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Lucy Dacus debuts silky, acoustic-driven new single, VBS

Lucy Dacus
(Image credit: Jason Kempin/Getty Images)

Guitar-wielding singer-songwriter Lucy Dacus has unveiled the latest single from her upcoming album Home Video – the oh-so silky, acoustic-infused VBS.

Short for “Vacation Bible School”, the new offering sees Dacus recruit the musical services of guitarist Jacob Blizzard and drummer/keys extraordinaire Jake Finch, and will be part of her forthcoming record – a follow up to her 2018 outing Historian.

Dacus’s dreamy acoustic guitar-driven constructions are out in full force during the first two thirds of the track, as the boygenuis member whips up a tonal melting pot of sumptuous strums, easy-going back-line rhythms and effortless vocals.

As the track lulls in listeners with an airy sense of sonic security, Dacus pulls the rug from underneath you with a wholly unexpected, totally out-of-the-blue high-gain thrash-a-thon, littered with angst-y, head-bang-inducing six-string stabs and a fierce drum line that pulls no punches on the crash cymbal.

The music video for the track, which you can check out below, was directed by long-time creative collaborator Martin Leong, who was responsible for the visuals accompanying Dacus’s previous single, Hot & Heavy.

Of the track, Dacus commented, “VBS means vacation bible school, and I went to tons of them. It’s where Christian parents send their kids over the winter, spring or summer breaks from school to get closer to God.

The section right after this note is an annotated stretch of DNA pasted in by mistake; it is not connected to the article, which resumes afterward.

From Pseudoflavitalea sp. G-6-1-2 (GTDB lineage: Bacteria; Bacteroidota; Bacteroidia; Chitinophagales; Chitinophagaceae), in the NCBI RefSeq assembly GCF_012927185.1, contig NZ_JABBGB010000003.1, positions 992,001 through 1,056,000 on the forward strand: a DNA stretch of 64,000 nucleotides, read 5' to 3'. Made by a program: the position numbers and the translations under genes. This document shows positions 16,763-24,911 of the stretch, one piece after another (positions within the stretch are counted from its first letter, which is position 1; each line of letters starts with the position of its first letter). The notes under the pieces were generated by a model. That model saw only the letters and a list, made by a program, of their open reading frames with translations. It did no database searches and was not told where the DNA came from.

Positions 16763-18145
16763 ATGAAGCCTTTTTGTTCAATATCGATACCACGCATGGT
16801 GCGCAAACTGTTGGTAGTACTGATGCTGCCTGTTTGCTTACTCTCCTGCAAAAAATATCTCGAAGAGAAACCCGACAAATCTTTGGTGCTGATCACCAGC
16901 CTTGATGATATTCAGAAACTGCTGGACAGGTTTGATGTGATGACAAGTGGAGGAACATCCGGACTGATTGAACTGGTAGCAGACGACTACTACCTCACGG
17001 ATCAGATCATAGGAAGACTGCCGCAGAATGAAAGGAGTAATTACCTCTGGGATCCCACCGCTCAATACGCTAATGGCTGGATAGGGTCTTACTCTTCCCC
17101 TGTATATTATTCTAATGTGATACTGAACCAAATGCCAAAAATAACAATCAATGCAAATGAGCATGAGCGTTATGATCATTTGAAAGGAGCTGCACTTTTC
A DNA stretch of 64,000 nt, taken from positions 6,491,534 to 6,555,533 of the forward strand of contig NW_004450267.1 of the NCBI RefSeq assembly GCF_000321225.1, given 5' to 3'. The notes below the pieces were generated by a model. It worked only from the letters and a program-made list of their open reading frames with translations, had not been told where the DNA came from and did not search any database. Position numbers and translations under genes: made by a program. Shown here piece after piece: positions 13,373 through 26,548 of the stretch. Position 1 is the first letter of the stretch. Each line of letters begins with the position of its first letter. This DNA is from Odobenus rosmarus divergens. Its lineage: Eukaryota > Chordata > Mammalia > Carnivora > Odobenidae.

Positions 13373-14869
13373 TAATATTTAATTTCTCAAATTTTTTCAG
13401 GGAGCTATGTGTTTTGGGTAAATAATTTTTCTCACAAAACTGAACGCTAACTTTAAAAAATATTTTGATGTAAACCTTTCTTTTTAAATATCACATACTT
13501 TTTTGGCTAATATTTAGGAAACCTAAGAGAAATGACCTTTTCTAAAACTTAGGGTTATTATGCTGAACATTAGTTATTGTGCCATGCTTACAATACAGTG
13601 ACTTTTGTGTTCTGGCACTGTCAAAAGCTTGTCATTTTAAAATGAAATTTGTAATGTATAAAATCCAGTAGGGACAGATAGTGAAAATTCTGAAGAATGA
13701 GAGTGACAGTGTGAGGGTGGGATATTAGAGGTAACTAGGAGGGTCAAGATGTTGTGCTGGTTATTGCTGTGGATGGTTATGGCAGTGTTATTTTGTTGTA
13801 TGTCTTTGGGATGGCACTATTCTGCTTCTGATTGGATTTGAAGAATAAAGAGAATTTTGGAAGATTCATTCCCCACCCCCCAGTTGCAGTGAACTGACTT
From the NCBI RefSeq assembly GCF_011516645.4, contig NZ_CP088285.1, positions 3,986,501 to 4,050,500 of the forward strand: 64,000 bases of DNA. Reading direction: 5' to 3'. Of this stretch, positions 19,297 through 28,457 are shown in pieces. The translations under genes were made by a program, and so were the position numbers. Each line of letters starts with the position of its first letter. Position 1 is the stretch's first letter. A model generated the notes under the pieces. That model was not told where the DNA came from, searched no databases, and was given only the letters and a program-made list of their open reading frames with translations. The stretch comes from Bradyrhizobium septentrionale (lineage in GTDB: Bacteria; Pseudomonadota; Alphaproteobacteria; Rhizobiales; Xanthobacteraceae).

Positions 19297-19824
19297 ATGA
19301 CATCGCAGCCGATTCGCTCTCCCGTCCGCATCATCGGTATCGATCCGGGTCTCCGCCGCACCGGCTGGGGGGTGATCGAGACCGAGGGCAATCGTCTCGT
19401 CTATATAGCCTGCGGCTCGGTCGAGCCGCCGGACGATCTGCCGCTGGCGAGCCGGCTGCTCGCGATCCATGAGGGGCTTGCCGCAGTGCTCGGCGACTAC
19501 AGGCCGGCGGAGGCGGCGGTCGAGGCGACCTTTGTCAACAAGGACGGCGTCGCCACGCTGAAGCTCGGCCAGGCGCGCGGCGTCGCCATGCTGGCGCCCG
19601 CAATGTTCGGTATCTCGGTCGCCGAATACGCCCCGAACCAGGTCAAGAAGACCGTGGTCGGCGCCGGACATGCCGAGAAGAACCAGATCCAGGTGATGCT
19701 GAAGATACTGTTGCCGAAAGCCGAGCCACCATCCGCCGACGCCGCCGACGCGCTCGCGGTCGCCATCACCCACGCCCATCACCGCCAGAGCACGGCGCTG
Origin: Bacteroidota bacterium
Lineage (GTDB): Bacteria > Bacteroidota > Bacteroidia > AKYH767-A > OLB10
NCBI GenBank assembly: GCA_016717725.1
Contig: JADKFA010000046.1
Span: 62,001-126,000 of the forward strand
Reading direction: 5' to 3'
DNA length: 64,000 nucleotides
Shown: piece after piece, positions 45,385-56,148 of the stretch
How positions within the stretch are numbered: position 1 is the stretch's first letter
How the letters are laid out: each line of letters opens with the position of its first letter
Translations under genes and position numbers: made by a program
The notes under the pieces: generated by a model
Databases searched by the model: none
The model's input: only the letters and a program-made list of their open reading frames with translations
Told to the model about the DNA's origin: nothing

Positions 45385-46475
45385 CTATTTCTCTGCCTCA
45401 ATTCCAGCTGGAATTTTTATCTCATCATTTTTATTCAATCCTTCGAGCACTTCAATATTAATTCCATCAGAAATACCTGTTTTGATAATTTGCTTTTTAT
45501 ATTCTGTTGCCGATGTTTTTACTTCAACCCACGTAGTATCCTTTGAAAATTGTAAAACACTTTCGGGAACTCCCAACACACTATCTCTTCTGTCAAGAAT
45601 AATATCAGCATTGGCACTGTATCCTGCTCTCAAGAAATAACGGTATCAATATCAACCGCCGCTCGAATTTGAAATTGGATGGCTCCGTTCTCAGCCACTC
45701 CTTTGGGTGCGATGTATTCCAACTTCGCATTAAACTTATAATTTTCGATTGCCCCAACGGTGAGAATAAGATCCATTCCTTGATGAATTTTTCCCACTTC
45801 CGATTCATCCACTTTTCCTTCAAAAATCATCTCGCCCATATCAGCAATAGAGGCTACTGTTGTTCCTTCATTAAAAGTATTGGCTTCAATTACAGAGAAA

“I wrote the song in the van on the way to Nashville to record Home Video after seeing one of those readerboards outside a church advertising a wholesome church camp for kids,” she continued. “I thought about my first boyfriend, who I met at VBS, the resident bad boy who loved Slayer and weed more than Jesus.

“I took it upon myself to save him, and make him stop doing drugs. God, I was so lame.”

Speaking of Home Video, Leong added, “A lot of the album examines navigation of self and how it evolves, and Lucy and I have often talked about bodies, the part they play in our ideation of self, and both connections and disconnection to them.

"We arrived at this world where her physical self is being distorted by the landscape she's present in, both in a beautiful and slightly uncanny way," he continued.

Home Video is available to preorder now ahead of its June 25 release.